As shown below and in FIG. 1, the document is obtained as a string of characters where “end of line” is given as a distinct character ( :′( ) Notice that this document includes some spurious characters (14, !, 1). Also notice that the section 1.2 is written as 1.2 due to a typical OCR error.

:′( CONTRACTOR AGREEMENT

:′( This Contractor Agreement (the “Agreement”) is entered into as of Aug. 1, 2013 (the “Effective Date”) between Isabella, Inc. (“Company”) and the person designated below as “Contractor”.

:′( 14

:′( Section 1. Definitions. As used in this Agreement:

:′( 1.1 “Confidential Information”. These mean any and all information related to a party's business, financial data, and proprietary information of three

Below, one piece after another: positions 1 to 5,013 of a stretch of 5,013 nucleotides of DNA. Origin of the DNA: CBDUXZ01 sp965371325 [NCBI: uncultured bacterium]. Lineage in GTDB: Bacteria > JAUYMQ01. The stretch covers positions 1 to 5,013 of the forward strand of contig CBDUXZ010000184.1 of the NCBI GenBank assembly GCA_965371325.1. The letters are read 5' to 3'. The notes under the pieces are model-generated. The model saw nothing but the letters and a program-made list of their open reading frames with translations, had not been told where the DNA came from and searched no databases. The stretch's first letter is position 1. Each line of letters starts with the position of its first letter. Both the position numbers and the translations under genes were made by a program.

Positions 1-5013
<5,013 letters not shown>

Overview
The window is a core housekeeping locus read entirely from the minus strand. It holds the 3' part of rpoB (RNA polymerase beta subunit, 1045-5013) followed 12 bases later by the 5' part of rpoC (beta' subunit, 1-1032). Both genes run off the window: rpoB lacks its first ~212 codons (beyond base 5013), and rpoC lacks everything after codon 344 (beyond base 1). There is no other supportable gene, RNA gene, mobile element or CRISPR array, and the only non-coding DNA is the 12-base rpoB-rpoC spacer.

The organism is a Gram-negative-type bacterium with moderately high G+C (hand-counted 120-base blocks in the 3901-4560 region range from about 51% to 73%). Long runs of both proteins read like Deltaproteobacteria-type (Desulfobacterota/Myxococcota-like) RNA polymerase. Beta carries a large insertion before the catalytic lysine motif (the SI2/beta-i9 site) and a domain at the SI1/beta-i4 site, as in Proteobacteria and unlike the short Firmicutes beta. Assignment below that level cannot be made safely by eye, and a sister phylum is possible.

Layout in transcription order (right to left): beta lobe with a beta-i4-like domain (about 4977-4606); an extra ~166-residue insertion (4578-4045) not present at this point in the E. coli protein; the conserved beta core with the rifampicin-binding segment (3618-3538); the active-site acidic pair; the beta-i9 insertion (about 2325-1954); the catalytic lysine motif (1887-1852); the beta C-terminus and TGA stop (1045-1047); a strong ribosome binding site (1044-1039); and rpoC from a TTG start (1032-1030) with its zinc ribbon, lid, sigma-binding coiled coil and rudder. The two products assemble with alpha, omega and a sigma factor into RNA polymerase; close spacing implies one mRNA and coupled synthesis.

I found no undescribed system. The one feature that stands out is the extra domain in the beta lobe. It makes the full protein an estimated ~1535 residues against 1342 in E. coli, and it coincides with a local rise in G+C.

:′( (3) parties provided that is (i) labeled or

:′( identified as “confidential” or “proprietary”; (ll) that a the receiving party otherwise knows, or would reasonably be expected to know, on August

:′( 15, 2010 or considers to be confidential or proprietary; or (iii) has a duty to treat as confidential.

:′( 1

:′( !

:′( 1.2 “Deliverables” These mean the items to be provided by Contractor to Company under this Agreement, including items specifically designated

:′( 1.3 “Mimsies”. These mean unidentified objects.

:′( (iv) more stuff, (v) even more. See for example

:′( Section 2 below.

:′( Section 2. Master Plan. The master plan should be clear while

:′( 6.1 is too high for our purposes. It should never be verballed or illustrated.

II. The Generated Tagged Document